Below, I propose a few tips to keep in mind when you find yourself in an important disagreement.  While you can never be certain how the person with whom disagreeing is going to perceive the experience, if you follow these tips, I’m confident that your chances of leaving the disagreement feeling as though it was a constructive experience are going to significantly increase.

 

1. Consider your Purpose
It’s really easy to get sucked into a pointless debate with somebody whose views make your skin crawl.  Of course, it’s important to be judicious in deciding when to engage somebody who has a viewpoint which is at odds with yours.  Before jumping into the fray, it’s important to consider what exactly you are trying to achieve when you start debating somebody.  Are you attempting to change this person’s point of view? Are you attempting to influence others that may be watching the disagreement unfold? Are you trying to change someone’s behavior? Are you trying to satisfy some emotional need to correct people? Or is there some other purpose?  When you have a well-articulated reason why you’re disagreeing with someone, you’ll have a better chance of accomplishing your objective.

In considering your purpose, you might also take some time to consider the realistic, possible outcomes of the disagreement.  There are some people who are naturally agreeable, are receptive to suggestions for improvement, and would not feel threatened when somebody approaches them with an alternative viewpoint.  Many, however, are not so receptive.  This is especially true when they are articulating a viewpoint that is strongly tied to part of their personal identity (such as a political viewpoint, or a religious belief).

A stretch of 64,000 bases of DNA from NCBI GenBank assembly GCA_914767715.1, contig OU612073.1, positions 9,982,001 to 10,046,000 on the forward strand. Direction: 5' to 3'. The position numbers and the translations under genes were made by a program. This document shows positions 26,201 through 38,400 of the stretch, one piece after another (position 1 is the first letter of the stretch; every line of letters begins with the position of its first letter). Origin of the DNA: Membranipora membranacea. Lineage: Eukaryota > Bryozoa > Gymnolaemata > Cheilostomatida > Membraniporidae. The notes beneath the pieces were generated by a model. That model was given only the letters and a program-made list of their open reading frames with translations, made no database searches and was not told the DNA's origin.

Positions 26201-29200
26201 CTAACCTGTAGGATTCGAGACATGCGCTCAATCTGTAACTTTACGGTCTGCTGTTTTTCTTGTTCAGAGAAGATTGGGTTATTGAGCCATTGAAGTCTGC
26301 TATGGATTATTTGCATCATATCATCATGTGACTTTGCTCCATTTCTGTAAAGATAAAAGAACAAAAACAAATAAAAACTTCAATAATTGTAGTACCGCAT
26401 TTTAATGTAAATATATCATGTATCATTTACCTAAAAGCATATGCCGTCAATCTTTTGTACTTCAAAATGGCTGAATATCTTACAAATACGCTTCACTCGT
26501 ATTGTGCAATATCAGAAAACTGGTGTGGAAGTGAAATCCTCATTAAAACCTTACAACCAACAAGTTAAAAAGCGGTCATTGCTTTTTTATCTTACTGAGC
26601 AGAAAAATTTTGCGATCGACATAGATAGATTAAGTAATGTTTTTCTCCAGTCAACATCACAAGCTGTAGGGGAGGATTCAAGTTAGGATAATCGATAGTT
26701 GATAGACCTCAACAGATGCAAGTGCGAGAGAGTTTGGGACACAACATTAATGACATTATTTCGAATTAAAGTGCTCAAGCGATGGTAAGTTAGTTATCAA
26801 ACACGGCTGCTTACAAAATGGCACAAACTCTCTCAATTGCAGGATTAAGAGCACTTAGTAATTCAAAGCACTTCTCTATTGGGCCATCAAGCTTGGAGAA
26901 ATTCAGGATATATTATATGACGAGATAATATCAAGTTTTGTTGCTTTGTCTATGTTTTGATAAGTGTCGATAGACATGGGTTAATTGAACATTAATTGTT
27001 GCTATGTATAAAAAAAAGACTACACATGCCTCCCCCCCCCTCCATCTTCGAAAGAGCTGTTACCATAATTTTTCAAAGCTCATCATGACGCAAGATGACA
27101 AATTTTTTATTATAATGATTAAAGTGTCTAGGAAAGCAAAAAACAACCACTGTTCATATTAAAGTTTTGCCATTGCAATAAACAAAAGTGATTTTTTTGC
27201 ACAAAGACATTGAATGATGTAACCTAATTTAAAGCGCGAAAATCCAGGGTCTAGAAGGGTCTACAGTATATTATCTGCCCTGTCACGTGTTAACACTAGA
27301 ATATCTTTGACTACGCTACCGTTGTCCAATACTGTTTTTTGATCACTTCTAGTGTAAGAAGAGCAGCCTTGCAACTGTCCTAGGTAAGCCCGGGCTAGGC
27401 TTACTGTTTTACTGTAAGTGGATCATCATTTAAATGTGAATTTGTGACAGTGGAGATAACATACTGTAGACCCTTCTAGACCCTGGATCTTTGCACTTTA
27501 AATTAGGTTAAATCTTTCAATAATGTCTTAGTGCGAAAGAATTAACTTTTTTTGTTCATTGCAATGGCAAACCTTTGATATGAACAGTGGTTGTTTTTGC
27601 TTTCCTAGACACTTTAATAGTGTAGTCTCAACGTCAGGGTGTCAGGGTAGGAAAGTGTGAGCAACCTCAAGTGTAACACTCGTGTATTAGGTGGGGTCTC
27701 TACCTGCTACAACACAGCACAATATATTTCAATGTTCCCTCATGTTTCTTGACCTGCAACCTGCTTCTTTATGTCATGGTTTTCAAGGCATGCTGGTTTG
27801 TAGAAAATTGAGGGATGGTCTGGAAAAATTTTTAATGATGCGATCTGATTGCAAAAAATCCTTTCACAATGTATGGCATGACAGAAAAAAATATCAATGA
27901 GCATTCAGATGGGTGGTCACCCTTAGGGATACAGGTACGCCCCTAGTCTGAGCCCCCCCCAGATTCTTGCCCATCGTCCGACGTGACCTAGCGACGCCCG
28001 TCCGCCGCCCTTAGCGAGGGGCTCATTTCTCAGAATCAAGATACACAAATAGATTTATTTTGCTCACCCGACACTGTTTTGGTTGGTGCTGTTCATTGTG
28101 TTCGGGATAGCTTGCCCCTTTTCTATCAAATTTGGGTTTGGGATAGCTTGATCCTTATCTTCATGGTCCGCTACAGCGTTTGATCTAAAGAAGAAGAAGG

Unless the disagreement is over something that is not fundamentally tied to someone’s identity, or is not an area where the person with whom I’m disagreeing believes she has special knowledge, I will almost never engage somebody with the purpose of trying to change her mind.  When I assert an alternative viewpoint, it is almost always with the purpose of influencing somebody who is not directly part of the disagreement (an onlooker) – in this, I manage my expectations, and I do not get frustrated when the person I’m debating doesn’t see things my way.  But whatever your purpose, the process of disagreeing with somebody can be a lot less stressful if you have a realistic idea of what it is that you can accomplish.

 

2. Distinguish the Person from the Argument
There are few things more frustrating than being personally attacked for having a different point of view.  In Latin, the attempt to refute an argument by pointing out a problem with the person making the argument (instead of the argument itself) is known as an “argument ad hominem.”  This tactic is commonly understood as a logical fallacy, and is typically regarded as unfair, unkind, and completely irrelevant to the actual discussion.